It is intricately difficult to come to terms with one’s own past faults and mistakes. This process of reflection must have been enormous for those involved in the Nazi’s Third Reich, for those that implicitly supported it, for those that turned a blind eye, and finally, for those that were victims of Nazism. Reflecting on trauma is a two-fold process for either a victim of Nazism or a perpetrator. First, there is a need for personal self-reflection for individuals explicitly, implicitly or tacitly involved. These individuals must reflect on their past, however their accounts of events are through the eyes of a perpetrator, and will be largely misdirected and/or downplayed. Thus, there is a need for a second process. The second processs is based on the input of reflections from those that were victims of Nazism. These victim statements and the accounts they give are valued detail to what victims experienced at the hands of those that explicitly, implicitly or tacitly supported Nazism. These victim statements and reflections also hold perpetrators accountable for their actions and their own self-reflections. Moreover, these reflections give critical credibility to the process of historiography, and how we remember the events surrounding Nazism, its perpetrator’s actions, and it’s victims torment.
In Helmut Walser Smith’s article (2021) it took victims of Nazism, and in particular Jewish individuals that returned to Germany, to create the environment for a genuine level of reflection. This can be compared to the Fragebogen questionnaires (Sollars 2018), that was imposed by Supreme Headquarters Allied Expeditionary Forces German Country Unit (GCU) to tackle the ‘denazification problem’. Although this questionnaire had many tangible benefits tackling issues surrounding denazification in the short-term, it was a largely American bureaucratic process. This is demonstrated by Military Governor Lucius D. Clays, that states ‘perhaps never before in world history has such a mass undertaking to purge society been undertaken’ (Sollars 2018: 140), other observers state that this was ‘revolution by decree’.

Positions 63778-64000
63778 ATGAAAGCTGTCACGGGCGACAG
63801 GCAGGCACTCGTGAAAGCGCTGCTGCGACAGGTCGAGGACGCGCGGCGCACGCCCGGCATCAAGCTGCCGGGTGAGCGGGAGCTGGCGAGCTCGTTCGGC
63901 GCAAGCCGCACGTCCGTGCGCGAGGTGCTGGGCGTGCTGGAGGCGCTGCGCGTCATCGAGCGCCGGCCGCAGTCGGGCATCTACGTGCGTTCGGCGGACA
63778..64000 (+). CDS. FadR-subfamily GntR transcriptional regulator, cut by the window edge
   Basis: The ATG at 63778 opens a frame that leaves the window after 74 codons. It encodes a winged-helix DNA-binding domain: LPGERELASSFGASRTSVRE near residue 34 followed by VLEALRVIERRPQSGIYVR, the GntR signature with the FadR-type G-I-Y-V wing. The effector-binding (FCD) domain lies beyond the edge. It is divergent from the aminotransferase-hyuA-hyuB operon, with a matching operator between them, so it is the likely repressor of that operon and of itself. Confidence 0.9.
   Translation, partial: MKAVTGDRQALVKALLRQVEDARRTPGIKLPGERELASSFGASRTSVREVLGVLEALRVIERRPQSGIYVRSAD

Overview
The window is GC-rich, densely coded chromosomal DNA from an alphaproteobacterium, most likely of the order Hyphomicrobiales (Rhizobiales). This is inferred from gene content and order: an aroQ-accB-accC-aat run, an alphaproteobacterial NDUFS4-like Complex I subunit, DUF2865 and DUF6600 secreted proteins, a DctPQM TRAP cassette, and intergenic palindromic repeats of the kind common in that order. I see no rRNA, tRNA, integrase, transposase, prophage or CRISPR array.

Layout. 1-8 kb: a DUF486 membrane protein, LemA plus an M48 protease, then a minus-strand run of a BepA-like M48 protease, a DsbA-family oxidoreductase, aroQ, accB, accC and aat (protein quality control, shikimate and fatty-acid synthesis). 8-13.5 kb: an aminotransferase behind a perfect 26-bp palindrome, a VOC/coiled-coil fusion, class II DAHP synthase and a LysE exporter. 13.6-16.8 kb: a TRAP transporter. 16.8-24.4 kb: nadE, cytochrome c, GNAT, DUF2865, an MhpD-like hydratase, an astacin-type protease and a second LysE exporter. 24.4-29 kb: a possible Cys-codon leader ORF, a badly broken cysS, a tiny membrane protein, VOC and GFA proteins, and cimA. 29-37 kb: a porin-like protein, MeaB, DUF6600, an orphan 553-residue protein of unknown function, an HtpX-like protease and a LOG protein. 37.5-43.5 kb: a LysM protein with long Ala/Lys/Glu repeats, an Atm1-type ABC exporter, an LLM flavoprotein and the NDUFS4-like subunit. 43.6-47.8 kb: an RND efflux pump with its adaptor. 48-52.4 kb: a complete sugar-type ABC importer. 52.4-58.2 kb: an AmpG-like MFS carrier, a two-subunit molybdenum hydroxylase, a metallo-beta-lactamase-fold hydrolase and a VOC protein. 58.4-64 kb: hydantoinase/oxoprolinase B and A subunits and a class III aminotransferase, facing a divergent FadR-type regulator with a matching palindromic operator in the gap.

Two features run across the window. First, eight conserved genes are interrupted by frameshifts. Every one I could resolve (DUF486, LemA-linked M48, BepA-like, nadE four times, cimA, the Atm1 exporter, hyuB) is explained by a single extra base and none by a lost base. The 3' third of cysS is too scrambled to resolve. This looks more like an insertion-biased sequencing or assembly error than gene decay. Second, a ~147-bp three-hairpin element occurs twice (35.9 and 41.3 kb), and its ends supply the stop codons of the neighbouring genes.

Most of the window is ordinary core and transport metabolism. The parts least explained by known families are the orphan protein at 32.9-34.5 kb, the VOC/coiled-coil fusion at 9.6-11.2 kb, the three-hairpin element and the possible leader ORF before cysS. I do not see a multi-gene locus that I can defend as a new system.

The Fragebogen can be compared to the efforts of Holocaust survivor, Hugo Spiegel, and many like him. Spiegel returned to Germany after the war and fought for recognition of crimes against Jews, however, it took until 1970 to build a memorial to both the Jews who lay in the Warendorf cemetery and those ‘who died in the years 1933 to 1945’ (Smith 2021). As Jews began returning in the 1970s, they complained that their local cemetery had no plaque or sign about Kristallnacht. “This was often the moment that the work of commemoration began” (Smith 2021). This created a two-fold process of reflection, for the general German public, but also from the Jewish victims of Nazism. In turn, the German people began a national conservation of reflection, creating national memorials and institutions to fight anti-Semitism and other forms of discrimination. It is clear that it took more than self-reflection for the German people was needed in order to understand what had happened during Third Reich’s reign. As Smith (2021) concludes, “the work of memory was not a German effort alone” but needed victim statements as well.